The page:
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A01103 Summary:

BILL NOA01103A
 
SAME ASSAME AS S01854-A
 
SPONSORJaffee (MS)
 
COSPNSRCook, Steck, Abinanti, Fahy, Rosenthal L, Galef, Jean-Pierre, D'Urso, Gottfried, Cahill, McDonough, Richardson, Epstein, Thiele, Williams, Romeo, Buttenschon, Sayegh, Montesano, Stirpe, Taylor, Griffin, Fall, Rivera, Arroyo, Lawrence, DeStefano, Ortiz, Barron, Colton, Carroll, Reyes, Schmitt, Ashby, McMahon, Jacobson, Lavine, Englebright, Mosley, Weprin, Hunter, Morinello, Giglio, Fernandez
 
MLTSPNSRDavila, Dinowitz, Nolan, Perry, Salka, Simon, Tague, Walker
 
Amd 3-0315, En Con L; amd 206 & 1100, add 1111, Pub Health L; add 468, RP L
 
Enacts the "private well testing act"; authorizes the department of health to promulgate rules and regulations to establish standards for the testing of drinking water from privately owned wells.
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A01103 Memo:

NEW YORK STATE ASSEMBLY
MEMORANDUM IN SUPPORT OF LEGISLATION
submitted in accordance with Assembly Rule III, Sec 1(f)
 
BILL NUMBER: A1103A
 
SPONSOR: Jaffee (MS)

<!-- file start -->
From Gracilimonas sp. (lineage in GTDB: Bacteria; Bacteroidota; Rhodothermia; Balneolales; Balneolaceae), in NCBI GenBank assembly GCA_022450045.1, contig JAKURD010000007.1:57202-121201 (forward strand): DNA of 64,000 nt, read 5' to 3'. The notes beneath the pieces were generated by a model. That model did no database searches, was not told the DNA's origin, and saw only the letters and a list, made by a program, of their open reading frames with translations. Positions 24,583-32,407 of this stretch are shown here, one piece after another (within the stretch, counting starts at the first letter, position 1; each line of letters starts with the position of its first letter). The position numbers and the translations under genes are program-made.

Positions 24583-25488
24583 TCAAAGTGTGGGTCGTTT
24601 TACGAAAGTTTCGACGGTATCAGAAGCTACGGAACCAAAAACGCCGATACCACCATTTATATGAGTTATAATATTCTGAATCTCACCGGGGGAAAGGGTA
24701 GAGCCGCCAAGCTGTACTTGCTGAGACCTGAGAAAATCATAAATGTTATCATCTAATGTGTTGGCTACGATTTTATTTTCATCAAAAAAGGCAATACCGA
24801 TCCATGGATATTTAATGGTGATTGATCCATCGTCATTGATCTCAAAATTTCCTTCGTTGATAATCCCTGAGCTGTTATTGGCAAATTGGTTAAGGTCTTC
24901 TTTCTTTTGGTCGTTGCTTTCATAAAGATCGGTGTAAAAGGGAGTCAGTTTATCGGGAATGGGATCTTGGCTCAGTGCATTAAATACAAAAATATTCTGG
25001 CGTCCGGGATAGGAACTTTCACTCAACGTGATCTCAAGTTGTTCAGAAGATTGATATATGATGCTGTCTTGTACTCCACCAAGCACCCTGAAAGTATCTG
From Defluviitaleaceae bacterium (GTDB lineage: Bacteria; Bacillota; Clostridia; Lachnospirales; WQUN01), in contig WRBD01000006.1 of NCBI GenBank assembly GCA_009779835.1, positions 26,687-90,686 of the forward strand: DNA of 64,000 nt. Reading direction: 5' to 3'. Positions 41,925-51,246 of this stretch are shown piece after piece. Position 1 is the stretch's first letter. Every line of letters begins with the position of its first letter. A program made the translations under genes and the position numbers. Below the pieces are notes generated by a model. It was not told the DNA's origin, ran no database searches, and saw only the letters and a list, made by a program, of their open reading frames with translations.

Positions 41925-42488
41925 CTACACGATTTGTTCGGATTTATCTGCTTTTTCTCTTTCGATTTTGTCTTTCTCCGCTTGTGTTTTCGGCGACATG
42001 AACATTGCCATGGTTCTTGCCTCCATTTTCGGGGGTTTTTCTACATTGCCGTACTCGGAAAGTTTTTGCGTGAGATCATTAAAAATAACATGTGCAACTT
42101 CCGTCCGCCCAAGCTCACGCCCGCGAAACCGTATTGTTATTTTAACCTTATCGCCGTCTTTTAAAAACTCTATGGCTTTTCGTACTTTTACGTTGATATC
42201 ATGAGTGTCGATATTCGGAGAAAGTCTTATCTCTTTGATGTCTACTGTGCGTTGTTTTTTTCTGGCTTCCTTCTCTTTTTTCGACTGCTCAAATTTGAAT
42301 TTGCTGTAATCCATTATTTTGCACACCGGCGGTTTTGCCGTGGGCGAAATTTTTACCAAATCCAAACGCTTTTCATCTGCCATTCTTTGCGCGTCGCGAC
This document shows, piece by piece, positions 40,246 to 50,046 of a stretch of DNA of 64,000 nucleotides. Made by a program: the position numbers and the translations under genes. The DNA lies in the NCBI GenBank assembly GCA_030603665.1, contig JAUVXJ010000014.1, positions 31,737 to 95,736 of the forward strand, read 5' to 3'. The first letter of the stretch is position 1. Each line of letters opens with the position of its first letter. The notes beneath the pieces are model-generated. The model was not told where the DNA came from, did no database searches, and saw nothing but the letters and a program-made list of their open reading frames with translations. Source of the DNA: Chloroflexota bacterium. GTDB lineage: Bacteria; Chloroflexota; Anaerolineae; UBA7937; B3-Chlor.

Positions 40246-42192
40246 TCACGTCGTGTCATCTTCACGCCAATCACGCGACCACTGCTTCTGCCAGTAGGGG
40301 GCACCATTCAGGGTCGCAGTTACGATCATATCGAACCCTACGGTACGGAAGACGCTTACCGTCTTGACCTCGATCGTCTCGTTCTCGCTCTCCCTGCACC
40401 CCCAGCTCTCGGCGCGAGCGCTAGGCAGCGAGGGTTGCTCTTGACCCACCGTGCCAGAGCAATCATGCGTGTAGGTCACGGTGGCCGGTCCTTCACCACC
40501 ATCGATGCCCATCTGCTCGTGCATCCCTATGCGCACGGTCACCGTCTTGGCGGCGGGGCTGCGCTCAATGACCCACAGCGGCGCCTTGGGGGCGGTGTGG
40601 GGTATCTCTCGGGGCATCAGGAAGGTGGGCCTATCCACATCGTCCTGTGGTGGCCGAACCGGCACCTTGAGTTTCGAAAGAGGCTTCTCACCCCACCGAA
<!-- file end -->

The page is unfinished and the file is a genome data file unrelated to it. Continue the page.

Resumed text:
TITLE OF BILL: An act to amend the environmental conservation law, the public health law and the real property law, in relation to enacting the "private well testing act"   PURPOSE OR GENERAL IDEA OF BILL: This bill mandates the testing of drinking water from private wells upon the transfer of property.   SUMMARY OF SPECIFIC PROVISIONS: Section 1 establishes the Private Well Testing Act. Section 2 amends § 03-0315 of the ECL to include information gathered under the private well testing program in DEC's geographic information system created to track contaminated sites and water segments. Section 3 amends § 206 of the public health law to authorize the Commis- sioner of DOH to establish standards for the testing of privately owned wells. Section 4 amends subdivision 1 of § 1100 of the public health law by adding private supplies of potable water to those waters for which the commissioner may promulgate regulations. Section 5 adds a new § 1110 to the public health law, establishing the Private Well Testing Program and specifying the parameters that must be tested for - including bacteria (total conform), nitrates; nitrites, sodium, iron, manganese, pH, copper, chloride and all Volatile Organic Compounds for which a maximum contaminant level has been established. Section 6 amends the real property law, adding a new section 468. Every contract for the sale of real property for which the potable water supply is a private well shall include a Provision requiring as a condi- tion of the sale, the testing of such water supply for at least those contaminants specified in the bill. Section 7 sets the effective date on the 180th day after it shall have become law. Effective immediately, the addition, amendment and/or repeal of any rule or regulation necessary for the implementation of this act on its effective date are authorized and directed to be made and completed on or before such effective date.   JUSTIFICATION: It is estimated that over 1 million homeowners in the State currently utilize private wells for their drinking water. These residents may be drinking contaminated water without knowing it as there is no current statewide requirement for having private drinking water wells tested ever. Several counties require such testing currently and would be eligible to continue to require such a testing provided that their laws are more stringent. After a similar law was passed in New Jersey in 2001, it was discovered that 1 in 4 private drinking water wells was contaminated above state drinking water standards. To provide all citi- zens in the state with information on the duality of their drinking water, water from private wells should also be subject to the type of testing done regularly for public water supplies. If this information is provided upon the sale of property, where necessary, new homeowners may be able to install any necessary treatment for their potable water.   PRIOR LEGISLATIVE HISTORY: 5/16/17 - Reported referred to Ways and Means 5/7/18 - Amended referred to Ways and Means   FISCAL IMPLICATIONS: None.   EFFECTIVE DATE: 180 days from date of enactment. Effective immediately, the addition, amendment and/or repeal of any rule or regulation necessary for the implementation of this act on its effective date are authorized and directed to be made and completed on or before such effective date.
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